Inova pediatric lung specialist cites ‘epidemic’ use of e-cigarettes among youth


As national reports continue to roll in of mysterious and severe “vaping illnesses” affecting hundreds of younger Americans who’ve used e-cigarettes, Inova’s Sunil Kapoor, MD, shares his views as part of the collective sense of alarm.

Dr. Kapoor, Chief of Pediatric Pulmonology and Medical Director of the Pediatric Lung and Allergy Center, thinks it’s only a matter of time before he sees a vaping-related case of severe lung illness among his patients. Already, several teen patients of Dr. Kapoor’s whose asthma was previously well-controlled have experienced deterioration in their lung health due to vaping.

As of mid-October 2019, 1,299 cases of “vaping illness”— and 29 deaths — had been documented in 48 states, including Virginia, according to the Centers for Disease Control and Prevention (CDC). Most of these patients are under age 30, a group particularly susceptible to using e-cigarettes laden with nicotine or marijuana-derived CBD or THC oils. Locally, four seniors at Chantilly High School have recognized the dangerous impact of vaping, and have formed ‘Teens Against Vaping’ to educate their peers and encourage them to quit. 

In the Question & Answer below, Dr. Kapoor explains the dangers of teen vaping and how parents can discourage their children from using e-cigarettes.

VIDEO: Watch our “Ask the Expert” presentation on youth vaping

Q: You’ve said that teen vaping has crossed the line from fad to epidemic. What’s happening in Northern Virginia? 

A: I’m not the only one who sees teen vaping as an epidemic. The American Academy of Pediatrics has also described it this way. With 3.5 million to 4 million adolescents having vaped, this is a public health threat that’s significantly increasing. In Virginia, extrapolating from national numbers, it’s estimated that at least 20% to 25% of teens vape. Some estimates say 40% of kids have experienced vaping before graduating from high school, which I think is terribly frightening. I would expect these numbers to be even higher in Northern Virginia related to our socioeconomics and because access to these devices is higher in this area, compared to others.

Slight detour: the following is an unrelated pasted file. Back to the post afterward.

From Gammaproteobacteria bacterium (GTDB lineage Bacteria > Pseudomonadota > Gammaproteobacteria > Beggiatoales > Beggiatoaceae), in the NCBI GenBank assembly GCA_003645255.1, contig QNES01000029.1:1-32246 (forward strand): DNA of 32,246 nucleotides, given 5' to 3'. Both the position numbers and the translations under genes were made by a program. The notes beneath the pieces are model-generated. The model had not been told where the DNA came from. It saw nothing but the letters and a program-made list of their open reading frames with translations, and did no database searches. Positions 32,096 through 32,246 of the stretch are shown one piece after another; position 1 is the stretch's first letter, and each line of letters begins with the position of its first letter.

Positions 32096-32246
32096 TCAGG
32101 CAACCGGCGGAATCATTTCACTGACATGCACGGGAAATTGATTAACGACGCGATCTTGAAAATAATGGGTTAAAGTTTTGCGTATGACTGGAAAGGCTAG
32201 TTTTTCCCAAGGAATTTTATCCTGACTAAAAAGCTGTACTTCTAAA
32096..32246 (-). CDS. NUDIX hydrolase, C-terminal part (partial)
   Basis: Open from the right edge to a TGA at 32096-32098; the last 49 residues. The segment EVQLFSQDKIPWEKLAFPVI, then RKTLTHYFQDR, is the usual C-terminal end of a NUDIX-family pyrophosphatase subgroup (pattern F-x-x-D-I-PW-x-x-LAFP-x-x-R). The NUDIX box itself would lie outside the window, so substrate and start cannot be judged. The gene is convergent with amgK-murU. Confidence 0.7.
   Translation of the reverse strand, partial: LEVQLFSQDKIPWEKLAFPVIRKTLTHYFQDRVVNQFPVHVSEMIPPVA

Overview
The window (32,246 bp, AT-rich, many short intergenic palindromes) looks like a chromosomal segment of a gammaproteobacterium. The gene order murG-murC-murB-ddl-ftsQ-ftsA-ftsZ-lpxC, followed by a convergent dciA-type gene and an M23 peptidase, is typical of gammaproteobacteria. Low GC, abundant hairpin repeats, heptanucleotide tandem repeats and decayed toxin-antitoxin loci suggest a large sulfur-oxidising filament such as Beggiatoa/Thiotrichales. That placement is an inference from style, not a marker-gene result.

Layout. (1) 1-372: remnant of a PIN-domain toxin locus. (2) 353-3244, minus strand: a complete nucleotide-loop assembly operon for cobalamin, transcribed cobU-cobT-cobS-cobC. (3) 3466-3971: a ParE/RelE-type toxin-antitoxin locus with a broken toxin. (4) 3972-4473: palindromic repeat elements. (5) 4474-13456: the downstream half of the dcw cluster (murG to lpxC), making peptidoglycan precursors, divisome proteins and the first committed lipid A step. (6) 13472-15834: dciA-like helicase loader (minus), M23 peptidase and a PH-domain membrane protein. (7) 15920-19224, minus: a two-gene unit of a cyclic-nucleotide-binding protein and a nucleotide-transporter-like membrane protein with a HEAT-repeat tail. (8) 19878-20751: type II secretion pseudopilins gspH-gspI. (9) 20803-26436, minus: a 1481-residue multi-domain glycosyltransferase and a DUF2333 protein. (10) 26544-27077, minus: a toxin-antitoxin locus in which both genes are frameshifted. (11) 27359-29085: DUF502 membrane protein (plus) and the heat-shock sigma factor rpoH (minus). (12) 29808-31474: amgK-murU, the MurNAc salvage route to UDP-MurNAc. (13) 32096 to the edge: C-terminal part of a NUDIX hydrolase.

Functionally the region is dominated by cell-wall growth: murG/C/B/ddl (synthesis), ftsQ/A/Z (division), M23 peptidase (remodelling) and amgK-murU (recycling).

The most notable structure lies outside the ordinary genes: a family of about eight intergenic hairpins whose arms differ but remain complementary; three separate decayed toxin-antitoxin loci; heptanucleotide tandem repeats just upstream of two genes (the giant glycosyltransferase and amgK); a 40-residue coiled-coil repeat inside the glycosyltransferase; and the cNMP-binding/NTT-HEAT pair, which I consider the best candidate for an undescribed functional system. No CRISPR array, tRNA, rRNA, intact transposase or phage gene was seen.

Q: What are the symptoms of lung illness due to vaping? How does e-cigarette use cause these symptoms? 

A: If a patient is seeing me, it’s because they have a history of or a more chronic respiratory condition, such as allergies, asthma or chronic cough. In young vapers, I’ve seen increased coughing and wheezing, an increase in the use of rescue medications such as albuterol, and decreased tolerance to exercise. More severe lung illness from vaping can include nausea, vomiting and light-headedness, but it’s mainly chest tightness and coughing that progresses to lower oxygen levels and severe respiratory distress. No one really knows yet why these cases of severe lung illness are accelerating. A clear cause-and-effect hasn’t been discovered yet.

Q: What are the long-term dangers of teen vaping?

A: Because e-cigarettes have only been around for 10 years or so, there is no long-term data yet. While there is a clear association in some individuals to acute severe lung disease, we don’t know what the long-term sequela is of that yet. There have been reports of readmission to the hospital after recovery from the acute episode, but we still don’t know what degree of long-term lung damage can occur with vaping — even in the absence of the severe presentations. What scares me is, if I know there can be this rapid progression of respiratory distress leading to death, and that’s a short-term risk, then what happens four or five years down the road?

Q: What can parents and other adults do to discourage teens from vaping in the first place?

A: First, model the desired behavior. The biggest predictive factor of teen smoking is a parent who smokes, so having the right example is huge. Make sure to also discuss the dangers. Seeing these episodes of more extreme lung illness from vaping all over the news can be a lot more powerful to a teen than telling them if they keep vaping for 10 more years, they might damage their health. 

For more information on the health effects of vaping, visit Inova’s Children’s Health resource page on e-cigarettes.

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